“Don’t worry, Mom. I got the formula and bottles. The vet said they’ll have to be fed every four hours. I’ll come and show you what to do.”
Show me what to do? “Sandra, I don’t know anything about caring for newborn kittens.”
“I’ll help,” she said. “But I work all day so I can’t look after them full time.”
And I don’t work all day? I’m a writer. Writers work day and night. Well, sometimes.
“I have to go,” Sandra broke in. “Chris and Jenn just arrived. See you soon.”
I love animals passionately but being caregiver to four newborn kittens was more than I could handle. I resolved then and there to follow that sage advice, “Just say no.”
I was working on it when the front door opened. “Mom? Come see the kittens,” Chris called from the vestibule.
I went downstairs, silently repeating the “Just say no.” mantra.
In a basket in Jenn’s arms lay four tiny kittens, snuggled together.
“Where did you find them?” I asked.
“We heard cries coming from the roof of our motel,” Jenn said.
“The guy in the office said a pregnant cat had been hanging around,” Chris jumped in. “He kept chasing her away but he thought she’d had her kittens on the roof.”
“He said he hadn’t seen her for several days so he figured she’d been killed on the highway and now he was stuck dealing with them. We knew what he meant by dealing with them,” Jenn said ominously.
“I told him we’d look after them,” Chris said. “I borrowed his ladder and got up on the roof. Somehow the mother cat managed to get inside the air conditioning unit and had her kittens there. She must have been desperate and thought it was a safe place.”
I quickly blocked out the thought of what might have happened to the kittens if Chris and Jenn hadn’t come along.
At that moment, the smallest kitten gave a faint squeal. Before I knew what I was doing, I reached in and picked it up.
“He’s the runt of the litter,” Jenn said. “He may not survive.”
“Unless he has the best care possible,” Chris added. “Care only a mother can give.”
“I am not a mother cat,” I reminded my son as I wrapped my sweater gently around the unbelievably tiny bit of life in my hands.
The door opened and Sandra came in. Her eyes went to the sweater-wrapped bundle in my arms. I didn’t miss the knowing smile she, Chris and Jenn exchanged.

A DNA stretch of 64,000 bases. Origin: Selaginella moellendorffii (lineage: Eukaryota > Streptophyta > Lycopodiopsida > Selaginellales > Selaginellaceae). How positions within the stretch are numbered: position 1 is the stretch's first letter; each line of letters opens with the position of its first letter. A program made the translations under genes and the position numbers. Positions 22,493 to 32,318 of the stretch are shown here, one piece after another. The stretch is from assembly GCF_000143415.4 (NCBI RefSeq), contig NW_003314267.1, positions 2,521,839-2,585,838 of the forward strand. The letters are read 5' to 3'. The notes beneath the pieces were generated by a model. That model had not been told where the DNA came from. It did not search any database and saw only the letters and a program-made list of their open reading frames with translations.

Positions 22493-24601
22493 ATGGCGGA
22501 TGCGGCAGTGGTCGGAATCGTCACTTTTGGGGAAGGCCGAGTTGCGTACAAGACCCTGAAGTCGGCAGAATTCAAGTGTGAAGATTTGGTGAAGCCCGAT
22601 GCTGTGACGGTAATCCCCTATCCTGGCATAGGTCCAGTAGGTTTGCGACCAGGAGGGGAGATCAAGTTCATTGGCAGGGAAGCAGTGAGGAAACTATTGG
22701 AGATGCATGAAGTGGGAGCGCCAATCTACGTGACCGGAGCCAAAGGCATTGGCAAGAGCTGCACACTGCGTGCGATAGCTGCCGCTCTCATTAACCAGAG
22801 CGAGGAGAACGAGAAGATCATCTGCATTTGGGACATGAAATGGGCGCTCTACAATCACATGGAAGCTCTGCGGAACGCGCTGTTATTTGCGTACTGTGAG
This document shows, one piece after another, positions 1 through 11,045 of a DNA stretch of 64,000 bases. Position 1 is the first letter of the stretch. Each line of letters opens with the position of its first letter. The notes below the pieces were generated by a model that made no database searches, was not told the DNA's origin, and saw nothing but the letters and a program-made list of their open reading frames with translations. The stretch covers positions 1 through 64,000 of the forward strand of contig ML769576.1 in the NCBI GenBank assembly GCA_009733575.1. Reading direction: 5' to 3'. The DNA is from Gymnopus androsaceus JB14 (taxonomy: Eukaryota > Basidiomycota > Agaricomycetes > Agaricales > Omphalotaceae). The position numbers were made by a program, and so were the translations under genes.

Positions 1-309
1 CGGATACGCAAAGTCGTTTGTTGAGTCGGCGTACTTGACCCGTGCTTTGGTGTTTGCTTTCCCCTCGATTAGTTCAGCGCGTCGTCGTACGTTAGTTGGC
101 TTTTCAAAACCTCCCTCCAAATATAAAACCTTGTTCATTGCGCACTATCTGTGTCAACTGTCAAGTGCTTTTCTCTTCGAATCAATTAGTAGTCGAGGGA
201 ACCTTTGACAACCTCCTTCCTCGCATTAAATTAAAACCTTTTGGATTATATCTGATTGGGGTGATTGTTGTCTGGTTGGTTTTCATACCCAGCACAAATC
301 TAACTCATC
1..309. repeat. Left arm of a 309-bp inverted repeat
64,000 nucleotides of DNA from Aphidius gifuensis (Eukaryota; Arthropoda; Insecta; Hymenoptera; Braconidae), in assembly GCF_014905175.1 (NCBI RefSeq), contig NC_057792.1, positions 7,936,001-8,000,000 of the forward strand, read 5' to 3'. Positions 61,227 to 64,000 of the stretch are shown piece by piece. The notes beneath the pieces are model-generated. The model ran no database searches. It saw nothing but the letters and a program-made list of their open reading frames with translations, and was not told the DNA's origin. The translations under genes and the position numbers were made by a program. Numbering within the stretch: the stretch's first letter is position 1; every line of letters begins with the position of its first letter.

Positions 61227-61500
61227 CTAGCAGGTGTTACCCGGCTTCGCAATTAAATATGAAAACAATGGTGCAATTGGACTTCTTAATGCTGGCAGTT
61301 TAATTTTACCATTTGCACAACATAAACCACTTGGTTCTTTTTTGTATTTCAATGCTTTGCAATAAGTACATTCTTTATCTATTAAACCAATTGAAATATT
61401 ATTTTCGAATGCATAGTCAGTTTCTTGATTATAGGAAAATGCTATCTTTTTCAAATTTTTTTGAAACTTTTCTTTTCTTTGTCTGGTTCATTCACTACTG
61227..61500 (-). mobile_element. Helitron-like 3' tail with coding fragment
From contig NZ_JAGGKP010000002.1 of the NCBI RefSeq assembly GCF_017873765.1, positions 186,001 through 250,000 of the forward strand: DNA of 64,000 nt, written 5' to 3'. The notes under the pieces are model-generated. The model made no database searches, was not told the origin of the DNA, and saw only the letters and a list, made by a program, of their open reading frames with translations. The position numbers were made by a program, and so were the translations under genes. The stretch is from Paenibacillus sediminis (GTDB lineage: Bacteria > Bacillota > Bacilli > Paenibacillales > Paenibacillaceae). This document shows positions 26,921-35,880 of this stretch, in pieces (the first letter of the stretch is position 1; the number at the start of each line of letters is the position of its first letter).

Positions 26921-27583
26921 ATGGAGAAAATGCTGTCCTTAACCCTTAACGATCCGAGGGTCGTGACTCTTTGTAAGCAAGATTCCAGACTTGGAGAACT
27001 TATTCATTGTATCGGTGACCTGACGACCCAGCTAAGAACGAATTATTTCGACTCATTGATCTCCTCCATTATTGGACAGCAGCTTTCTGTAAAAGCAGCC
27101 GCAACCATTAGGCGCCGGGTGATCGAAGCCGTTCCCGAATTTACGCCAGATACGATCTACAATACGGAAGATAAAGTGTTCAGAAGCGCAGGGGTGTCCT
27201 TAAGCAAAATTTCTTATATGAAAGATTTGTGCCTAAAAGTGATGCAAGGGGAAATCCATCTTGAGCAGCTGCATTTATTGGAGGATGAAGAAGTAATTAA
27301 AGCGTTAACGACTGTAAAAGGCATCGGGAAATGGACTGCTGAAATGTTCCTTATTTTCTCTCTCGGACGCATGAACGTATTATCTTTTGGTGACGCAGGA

“I brought everything you’ll need for the kittens – formula, feeding bottles, wipes,” Sandra rhymed off. “We’ll work out a schedule and we’ll all help. Mom, look at them.” She picked up the white one with orange and black markings. The kitten obligingly wobbled her head and managed to look sweet and pathetic at the same time. “How can you resist?”
The bottom line was, I couldn’t.
In no time the kittens were awake, filling the house with their hungry chorus. My “Just say no.” mantra vanished in the twitch of a whisker.
That afternoon, Sandra walked me through the steps of kitten care. “They have to be fed every four hours. Then there’s the toileting.” I won’t go into details but suffice it to say disposable diapers do not work on kittens.
And so I became a kitty mama. If I thought my children had been messy eaters, the kittens outdid them, hands…er… paws down. And bathing a kitten is no easy job. Imagine a body so small that it fits into the palm of your hand, with twig-like limbs and paws the size of a dime. Imagine toweling them dry, taking care not get tiny claws snagged in the cloth.
When I was on my own that night for the ten o’clock feeding, reality hit. There were four of them and only one of me. When one kitten woke up, its hungry cries woke the others. Suddenly I had four little pink mouths emitting heart-rending pleas. Begging the one I was busy feeding to hurry so the others could have their turn fell on deaf ears. Last but not least, every towel and blanket that lined their basket had to be washed because no one was toilet trained.
Fortunately, as the days went by, I did have help. On alternate days, Sandra took the kittens to the veterinary clinic where the staff argued over who would get look after the adorable quartet. Strangely no one offered to do the night shifts though.
As well as feeding the kittens on schedule, we had to keep track of every gram of formula they drank. I couldn’t bear to list them as Kitten 1, 2, 3 and 4 so I named them – Bailey, Zoli, Chloe and for the littlest one, the biggest name of all – Leo the Lion-hearted.
Once named, the kittens developed individual personalities overnight. Leo certainly lived up to his name. His heart stopped twice, thankfully when he was in my daughter’s care. Using two fingers, for that was all that would fit on his tiny chest, Sandra managed to massage his heart back into action.